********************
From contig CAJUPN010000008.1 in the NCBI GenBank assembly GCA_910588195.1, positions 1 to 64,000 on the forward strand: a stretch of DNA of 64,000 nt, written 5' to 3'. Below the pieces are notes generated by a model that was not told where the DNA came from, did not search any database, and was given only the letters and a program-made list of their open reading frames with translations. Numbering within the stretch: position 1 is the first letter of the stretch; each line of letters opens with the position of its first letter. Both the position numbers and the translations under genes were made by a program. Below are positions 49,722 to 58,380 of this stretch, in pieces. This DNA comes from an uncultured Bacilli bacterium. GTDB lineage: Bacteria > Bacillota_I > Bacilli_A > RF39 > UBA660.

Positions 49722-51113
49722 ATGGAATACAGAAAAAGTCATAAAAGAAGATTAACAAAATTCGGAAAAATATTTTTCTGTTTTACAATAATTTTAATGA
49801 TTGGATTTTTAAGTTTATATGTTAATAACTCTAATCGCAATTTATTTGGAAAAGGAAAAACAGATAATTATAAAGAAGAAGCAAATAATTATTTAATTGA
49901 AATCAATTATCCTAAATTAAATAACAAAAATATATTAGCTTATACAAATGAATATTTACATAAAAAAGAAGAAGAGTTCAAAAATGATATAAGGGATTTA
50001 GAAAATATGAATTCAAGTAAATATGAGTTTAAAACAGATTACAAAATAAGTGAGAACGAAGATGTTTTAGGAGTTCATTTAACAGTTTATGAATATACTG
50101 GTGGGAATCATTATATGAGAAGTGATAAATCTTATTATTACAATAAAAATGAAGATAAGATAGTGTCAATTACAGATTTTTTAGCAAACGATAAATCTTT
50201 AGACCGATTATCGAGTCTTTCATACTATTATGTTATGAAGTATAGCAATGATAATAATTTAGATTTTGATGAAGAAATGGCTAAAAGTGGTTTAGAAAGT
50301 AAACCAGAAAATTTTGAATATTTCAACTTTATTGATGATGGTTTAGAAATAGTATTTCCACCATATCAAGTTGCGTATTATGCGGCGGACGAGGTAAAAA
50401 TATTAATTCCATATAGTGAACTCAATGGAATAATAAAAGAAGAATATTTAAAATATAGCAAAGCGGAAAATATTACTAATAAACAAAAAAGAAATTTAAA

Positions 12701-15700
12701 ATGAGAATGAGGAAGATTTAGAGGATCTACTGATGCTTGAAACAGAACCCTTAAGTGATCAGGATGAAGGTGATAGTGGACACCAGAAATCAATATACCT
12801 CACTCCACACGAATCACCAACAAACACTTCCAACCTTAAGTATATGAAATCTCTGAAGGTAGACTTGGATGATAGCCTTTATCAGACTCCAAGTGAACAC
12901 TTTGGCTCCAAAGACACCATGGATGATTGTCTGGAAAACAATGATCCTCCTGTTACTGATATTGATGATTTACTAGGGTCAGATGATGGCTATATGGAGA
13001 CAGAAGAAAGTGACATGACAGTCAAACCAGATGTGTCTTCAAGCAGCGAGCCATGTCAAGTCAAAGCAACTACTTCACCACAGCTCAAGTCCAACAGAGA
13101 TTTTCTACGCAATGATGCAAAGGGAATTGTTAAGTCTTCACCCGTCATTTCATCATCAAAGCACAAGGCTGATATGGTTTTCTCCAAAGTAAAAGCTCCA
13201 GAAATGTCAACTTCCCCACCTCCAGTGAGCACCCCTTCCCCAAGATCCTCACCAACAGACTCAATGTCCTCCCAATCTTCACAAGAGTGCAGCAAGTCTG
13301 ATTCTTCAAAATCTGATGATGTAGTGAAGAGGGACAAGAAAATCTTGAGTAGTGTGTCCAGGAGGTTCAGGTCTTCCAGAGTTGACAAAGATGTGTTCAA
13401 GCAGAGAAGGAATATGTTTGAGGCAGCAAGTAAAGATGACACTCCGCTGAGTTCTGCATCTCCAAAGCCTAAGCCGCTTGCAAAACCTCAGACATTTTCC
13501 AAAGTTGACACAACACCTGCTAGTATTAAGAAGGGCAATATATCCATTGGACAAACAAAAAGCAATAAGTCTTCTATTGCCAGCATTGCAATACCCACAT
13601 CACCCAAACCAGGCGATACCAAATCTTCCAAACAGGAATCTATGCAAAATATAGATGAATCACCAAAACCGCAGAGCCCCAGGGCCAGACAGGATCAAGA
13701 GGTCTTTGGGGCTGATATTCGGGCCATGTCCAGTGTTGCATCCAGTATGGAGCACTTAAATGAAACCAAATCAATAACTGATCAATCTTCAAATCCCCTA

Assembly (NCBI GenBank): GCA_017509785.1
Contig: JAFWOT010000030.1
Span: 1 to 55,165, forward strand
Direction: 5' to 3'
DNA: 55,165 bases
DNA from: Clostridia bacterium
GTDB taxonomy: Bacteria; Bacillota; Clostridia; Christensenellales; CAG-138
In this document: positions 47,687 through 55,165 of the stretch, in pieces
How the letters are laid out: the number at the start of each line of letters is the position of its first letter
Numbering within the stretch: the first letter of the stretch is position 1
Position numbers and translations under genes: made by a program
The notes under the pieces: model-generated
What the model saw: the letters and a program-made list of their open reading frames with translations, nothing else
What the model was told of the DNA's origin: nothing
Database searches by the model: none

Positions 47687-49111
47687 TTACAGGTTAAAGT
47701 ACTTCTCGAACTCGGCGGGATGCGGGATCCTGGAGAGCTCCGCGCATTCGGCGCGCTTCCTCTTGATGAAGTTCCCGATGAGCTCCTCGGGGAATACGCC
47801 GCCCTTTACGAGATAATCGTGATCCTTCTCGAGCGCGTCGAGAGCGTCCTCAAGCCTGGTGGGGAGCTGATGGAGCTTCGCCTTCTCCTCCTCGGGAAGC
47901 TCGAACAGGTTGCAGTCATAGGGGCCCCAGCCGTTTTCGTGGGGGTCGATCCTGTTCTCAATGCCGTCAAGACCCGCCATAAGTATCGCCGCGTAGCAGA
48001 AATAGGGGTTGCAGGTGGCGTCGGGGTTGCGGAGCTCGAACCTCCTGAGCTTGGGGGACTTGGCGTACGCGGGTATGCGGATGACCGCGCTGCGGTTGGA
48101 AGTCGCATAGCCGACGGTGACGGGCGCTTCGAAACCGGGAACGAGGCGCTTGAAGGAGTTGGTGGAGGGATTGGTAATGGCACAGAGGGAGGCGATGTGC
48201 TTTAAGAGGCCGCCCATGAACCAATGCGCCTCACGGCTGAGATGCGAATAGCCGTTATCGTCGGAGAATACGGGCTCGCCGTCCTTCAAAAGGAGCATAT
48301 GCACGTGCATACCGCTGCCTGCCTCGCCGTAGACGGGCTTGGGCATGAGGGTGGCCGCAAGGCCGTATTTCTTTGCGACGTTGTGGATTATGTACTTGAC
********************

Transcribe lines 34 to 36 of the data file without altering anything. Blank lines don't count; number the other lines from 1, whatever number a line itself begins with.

The notes under the pieces: model-generated
What the model saw: the letters and a program-made list of their open reading frames with translations, nothing else
What the model was told of the DNA's origin: nothing